1.3 W a v e f r on t s a n d R a y s :
"A wave f ron t is, therefore, a set of points with equal phase located at regular intervals from the source of light." (pg.9) TheseintervalsareequaltothewavelengthoftheEMwave. "The optical path length relative to
2.2 Fermat's Principle
"In its simplest form, Fermat's principle states that light rays of a given frequency traverse the path between two given points in the least amount of time." (pg.31)
! A ray represents the shortest time between two points. ! Fer
Cardinal Points of Spherical Mirrors: Concave:
Figure 8.10 Single reflecting spherical concave surface in air.
"Pop Quiz": Draw a convex mirror and label the cardinal points.
Figure 8.13 Convex negative power and conc
Chapter 9: Optical Apertures
Figure 9.1 An aperture stop and a field stop.
A stop (diaphragm) is a circular opening in an optical system. (think of an opaque plate with a hole in it, a lens, a mirror, etc.) Two types of stops in optical systems:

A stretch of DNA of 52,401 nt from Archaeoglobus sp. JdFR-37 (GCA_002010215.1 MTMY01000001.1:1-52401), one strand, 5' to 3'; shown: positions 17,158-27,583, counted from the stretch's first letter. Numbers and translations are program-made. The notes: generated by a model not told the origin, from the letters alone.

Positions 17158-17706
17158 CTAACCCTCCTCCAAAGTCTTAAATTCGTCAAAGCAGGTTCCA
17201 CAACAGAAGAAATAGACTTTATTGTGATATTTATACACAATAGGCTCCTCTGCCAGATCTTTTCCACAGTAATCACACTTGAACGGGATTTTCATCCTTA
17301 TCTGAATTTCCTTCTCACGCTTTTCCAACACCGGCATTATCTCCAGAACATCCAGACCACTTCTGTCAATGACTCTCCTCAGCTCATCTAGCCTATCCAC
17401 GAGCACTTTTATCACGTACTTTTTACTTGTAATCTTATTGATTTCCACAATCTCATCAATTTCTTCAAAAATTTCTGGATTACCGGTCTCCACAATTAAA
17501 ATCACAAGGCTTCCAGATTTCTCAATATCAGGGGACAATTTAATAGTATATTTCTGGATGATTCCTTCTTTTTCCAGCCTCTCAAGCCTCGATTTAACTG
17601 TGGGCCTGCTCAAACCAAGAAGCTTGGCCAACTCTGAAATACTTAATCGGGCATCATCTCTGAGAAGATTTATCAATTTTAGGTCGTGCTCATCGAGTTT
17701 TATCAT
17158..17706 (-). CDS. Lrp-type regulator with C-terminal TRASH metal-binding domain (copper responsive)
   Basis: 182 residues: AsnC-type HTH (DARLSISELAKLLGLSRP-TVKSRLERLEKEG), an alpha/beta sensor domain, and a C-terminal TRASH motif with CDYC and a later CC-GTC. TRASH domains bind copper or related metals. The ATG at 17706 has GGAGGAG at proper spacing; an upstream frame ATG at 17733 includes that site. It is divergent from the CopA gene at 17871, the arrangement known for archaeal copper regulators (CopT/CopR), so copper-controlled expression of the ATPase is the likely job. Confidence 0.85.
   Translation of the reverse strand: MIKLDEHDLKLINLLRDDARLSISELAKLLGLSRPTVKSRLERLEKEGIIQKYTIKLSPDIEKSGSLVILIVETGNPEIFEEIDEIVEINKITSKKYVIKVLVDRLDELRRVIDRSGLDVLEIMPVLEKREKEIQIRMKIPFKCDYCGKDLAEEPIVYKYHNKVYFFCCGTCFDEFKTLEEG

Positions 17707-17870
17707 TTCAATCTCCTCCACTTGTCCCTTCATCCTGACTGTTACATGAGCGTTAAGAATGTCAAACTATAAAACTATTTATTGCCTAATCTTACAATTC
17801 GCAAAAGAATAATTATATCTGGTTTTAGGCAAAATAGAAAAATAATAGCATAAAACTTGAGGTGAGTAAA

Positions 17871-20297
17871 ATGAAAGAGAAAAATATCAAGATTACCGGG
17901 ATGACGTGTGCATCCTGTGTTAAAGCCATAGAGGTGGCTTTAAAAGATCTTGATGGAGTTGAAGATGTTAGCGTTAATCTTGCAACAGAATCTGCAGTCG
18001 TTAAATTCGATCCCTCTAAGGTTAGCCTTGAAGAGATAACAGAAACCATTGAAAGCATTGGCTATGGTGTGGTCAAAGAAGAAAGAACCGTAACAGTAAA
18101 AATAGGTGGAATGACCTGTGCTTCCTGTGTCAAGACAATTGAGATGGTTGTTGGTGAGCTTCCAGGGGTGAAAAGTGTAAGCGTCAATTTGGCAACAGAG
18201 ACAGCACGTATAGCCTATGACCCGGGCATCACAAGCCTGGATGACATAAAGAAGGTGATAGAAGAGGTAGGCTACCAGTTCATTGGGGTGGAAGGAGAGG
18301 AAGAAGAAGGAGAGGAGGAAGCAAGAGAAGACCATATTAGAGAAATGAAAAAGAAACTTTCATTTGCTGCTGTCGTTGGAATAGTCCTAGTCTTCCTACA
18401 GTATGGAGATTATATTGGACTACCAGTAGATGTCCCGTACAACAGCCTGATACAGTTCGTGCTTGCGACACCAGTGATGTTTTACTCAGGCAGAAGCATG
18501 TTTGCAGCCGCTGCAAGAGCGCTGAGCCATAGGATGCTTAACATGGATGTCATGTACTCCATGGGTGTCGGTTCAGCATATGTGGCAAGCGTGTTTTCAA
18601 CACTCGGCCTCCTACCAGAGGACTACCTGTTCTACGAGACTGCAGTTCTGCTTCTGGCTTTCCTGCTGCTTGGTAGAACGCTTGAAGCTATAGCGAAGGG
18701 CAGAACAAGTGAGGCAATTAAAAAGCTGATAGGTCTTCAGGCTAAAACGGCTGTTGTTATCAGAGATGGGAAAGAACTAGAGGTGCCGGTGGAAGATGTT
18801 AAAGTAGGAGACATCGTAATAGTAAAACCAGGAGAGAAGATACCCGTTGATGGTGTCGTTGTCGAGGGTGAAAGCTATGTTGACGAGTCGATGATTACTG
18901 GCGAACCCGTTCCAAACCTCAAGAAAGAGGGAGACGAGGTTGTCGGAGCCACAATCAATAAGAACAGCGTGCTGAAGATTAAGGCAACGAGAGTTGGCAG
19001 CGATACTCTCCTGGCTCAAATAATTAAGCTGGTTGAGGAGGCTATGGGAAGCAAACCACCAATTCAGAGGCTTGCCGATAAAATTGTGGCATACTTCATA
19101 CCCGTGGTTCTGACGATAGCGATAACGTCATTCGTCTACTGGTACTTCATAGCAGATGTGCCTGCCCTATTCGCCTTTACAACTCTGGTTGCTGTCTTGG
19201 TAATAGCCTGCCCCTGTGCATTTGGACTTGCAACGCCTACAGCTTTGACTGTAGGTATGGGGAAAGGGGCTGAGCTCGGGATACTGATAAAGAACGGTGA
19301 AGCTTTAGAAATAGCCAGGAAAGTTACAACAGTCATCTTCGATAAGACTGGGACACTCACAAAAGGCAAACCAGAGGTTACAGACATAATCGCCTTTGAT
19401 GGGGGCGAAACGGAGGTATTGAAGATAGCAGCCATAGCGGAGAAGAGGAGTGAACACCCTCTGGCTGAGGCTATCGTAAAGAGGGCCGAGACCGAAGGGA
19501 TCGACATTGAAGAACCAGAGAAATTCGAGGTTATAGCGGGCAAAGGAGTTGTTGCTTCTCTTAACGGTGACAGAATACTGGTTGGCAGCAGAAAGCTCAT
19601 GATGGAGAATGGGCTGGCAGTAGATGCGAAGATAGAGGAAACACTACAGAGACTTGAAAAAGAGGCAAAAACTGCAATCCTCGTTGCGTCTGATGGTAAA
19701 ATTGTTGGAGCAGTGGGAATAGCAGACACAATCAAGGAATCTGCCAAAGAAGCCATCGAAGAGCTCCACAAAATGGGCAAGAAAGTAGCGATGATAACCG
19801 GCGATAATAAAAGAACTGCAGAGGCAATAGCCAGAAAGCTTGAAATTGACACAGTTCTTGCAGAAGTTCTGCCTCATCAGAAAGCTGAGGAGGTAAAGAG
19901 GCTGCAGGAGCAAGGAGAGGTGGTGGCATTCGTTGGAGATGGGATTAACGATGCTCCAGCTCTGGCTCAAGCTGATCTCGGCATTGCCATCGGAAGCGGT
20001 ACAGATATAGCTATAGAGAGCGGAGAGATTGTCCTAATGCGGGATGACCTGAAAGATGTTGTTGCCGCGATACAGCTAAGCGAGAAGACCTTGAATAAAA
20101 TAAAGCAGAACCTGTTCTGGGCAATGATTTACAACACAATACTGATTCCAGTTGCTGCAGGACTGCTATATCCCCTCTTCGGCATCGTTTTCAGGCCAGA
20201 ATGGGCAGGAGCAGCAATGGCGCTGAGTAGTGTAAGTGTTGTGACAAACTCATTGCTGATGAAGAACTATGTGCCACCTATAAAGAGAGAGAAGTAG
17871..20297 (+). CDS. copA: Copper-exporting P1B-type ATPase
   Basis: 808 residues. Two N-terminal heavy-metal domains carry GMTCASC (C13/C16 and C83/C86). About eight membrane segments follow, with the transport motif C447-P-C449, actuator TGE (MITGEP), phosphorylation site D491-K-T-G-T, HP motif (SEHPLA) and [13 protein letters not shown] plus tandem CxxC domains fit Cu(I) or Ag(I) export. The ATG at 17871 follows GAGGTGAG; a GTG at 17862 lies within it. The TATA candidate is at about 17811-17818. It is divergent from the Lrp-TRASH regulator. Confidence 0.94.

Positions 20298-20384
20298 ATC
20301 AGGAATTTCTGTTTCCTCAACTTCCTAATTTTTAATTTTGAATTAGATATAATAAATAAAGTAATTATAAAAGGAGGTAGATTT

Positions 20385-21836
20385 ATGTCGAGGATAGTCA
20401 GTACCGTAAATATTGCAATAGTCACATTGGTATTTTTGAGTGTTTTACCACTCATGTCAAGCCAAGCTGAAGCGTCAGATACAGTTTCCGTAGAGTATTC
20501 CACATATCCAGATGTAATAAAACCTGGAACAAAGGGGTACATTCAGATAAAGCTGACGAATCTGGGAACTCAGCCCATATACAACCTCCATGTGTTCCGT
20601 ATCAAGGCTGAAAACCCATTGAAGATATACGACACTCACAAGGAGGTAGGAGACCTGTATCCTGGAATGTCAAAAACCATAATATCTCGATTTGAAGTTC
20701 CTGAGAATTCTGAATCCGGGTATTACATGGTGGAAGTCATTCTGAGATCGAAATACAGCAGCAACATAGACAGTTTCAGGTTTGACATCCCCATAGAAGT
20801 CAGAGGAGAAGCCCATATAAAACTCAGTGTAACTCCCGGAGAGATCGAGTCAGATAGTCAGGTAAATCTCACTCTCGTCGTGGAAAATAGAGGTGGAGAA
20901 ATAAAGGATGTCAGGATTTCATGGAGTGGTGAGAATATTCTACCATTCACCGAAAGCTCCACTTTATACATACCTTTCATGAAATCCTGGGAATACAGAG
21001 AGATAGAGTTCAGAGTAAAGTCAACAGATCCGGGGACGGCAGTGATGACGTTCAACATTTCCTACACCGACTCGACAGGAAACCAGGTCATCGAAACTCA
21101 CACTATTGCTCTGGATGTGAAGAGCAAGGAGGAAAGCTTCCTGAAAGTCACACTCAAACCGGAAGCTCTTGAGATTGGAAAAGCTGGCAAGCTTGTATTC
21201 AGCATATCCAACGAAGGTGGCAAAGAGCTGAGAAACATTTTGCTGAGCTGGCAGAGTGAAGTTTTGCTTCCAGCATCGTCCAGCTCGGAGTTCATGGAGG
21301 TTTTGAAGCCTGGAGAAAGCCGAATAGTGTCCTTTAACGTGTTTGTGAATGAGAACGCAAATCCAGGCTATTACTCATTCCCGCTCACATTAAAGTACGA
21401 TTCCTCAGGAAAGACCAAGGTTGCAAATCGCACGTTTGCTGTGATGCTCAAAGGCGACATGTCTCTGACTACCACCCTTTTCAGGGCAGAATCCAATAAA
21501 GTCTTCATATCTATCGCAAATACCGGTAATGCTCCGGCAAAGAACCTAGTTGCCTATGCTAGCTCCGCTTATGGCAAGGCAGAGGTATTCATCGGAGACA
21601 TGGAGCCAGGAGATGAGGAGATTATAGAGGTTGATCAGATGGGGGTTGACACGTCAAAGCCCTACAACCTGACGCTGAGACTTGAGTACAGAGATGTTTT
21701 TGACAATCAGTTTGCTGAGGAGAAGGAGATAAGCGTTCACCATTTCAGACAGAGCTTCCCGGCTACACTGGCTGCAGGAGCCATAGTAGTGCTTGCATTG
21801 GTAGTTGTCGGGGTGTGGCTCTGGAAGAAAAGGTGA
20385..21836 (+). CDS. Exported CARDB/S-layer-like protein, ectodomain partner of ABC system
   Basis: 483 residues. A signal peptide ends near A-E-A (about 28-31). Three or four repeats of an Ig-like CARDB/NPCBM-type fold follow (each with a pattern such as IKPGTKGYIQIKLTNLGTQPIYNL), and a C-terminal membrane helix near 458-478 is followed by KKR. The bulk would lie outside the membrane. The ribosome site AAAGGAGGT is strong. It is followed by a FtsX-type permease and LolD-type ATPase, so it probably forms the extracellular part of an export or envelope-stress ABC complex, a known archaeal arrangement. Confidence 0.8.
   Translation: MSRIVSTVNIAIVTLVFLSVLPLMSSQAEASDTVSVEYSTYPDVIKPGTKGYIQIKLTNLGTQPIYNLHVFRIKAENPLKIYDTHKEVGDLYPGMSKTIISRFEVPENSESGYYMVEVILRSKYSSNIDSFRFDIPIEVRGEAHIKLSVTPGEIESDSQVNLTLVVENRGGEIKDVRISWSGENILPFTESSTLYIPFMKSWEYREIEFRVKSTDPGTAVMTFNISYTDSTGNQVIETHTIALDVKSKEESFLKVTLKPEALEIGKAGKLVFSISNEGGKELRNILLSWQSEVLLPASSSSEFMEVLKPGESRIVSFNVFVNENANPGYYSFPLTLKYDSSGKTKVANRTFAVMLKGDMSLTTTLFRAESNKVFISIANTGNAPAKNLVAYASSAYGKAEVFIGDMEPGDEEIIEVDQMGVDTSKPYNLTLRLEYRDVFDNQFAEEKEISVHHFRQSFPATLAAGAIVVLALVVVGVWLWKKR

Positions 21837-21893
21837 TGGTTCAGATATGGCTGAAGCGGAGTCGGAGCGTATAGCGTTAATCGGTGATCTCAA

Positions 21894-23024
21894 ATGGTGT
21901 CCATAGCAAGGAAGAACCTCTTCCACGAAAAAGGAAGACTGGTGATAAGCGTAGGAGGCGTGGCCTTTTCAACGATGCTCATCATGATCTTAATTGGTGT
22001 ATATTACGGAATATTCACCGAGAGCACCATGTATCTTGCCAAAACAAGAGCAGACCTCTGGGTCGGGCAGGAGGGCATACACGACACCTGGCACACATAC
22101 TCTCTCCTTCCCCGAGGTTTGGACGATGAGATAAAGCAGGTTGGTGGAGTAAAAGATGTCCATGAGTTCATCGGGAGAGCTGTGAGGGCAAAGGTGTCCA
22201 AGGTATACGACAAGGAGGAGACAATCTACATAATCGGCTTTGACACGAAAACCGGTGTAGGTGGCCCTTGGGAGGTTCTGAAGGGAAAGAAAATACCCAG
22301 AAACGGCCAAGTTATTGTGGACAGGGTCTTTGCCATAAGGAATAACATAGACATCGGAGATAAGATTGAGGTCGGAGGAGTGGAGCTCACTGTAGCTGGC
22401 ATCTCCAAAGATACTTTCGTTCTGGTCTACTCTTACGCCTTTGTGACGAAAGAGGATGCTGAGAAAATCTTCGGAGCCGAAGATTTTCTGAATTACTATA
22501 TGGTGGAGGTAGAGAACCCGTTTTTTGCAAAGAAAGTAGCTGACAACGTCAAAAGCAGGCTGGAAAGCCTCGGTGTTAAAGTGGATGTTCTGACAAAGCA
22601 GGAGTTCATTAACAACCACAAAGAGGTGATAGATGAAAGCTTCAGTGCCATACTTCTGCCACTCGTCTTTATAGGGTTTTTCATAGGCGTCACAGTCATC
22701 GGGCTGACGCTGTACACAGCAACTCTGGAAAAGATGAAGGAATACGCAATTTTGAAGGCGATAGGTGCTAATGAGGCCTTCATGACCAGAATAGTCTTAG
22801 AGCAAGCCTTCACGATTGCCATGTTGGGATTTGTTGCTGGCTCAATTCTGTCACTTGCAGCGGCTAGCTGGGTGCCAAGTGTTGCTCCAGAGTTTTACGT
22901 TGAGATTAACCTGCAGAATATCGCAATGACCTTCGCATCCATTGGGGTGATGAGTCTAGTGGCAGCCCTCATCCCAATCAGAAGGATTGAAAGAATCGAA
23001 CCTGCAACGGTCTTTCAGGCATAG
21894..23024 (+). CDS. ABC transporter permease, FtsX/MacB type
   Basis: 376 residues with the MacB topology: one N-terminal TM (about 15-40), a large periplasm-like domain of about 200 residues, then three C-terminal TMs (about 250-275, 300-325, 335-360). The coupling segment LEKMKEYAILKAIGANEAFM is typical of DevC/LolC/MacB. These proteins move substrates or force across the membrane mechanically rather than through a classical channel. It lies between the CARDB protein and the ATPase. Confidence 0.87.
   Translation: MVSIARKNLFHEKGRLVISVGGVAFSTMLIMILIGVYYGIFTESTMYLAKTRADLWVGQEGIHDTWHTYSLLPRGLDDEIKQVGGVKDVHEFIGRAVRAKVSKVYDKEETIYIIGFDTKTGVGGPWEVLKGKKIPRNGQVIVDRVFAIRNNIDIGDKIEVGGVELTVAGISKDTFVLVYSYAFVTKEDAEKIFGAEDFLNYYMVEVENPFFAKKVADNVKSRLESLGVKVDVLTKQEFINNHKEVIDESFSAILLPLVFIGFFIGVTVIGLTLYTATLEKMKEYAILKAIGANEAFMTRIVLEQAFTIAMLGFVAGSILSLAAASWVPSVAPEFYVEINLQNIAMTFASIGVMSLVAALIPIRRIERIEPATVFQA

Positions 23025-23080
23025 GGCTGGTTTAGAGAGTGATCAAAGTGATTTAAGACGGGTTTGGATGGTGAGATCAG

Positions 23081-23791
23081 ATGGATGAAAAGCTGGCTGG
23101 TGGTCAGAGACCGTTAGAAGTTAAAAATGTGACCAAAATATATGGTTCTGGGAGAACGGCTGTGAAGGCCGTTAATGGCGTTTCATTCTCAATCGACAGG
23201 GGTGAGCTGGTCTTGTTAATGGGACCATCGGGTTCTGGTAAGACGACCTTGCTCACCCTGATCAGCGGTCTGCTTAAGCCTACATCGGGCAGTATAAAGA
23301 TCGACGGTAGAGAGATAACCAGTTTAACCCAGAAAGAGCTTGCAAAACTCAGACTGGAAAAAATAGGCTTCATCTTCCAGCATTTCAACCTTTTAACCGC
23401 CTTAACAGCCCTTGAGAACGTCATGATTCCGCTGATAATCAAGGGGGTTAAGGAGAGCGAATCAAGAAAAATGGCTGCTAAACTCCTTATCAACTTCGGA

Handedness / parity
! Handedness or parity is the orientation of the image relative to (the standard right-handed person, or) the original orientation of the object. (pg. 39 in our textbook) !The handedness or parity of an image (or object) quite liter
Chapter 8 Mirrors
Reflection: therefore and
n sin Ii ! "n sin I r
I r ! " Ii n ! -n after a reflection
"Why use mirrors?"
" " "
To fold the optical system to get extra distance via virtual space. To correct (change) handedness. To produce multi
9.2 Field Stop The field stop:
is an aperture (i.e. a real, physical opening). is located at a real image somewhere in the optical system (typically at the image or object). can be any shape (typically round, square, or rectangular). ! 35mm film i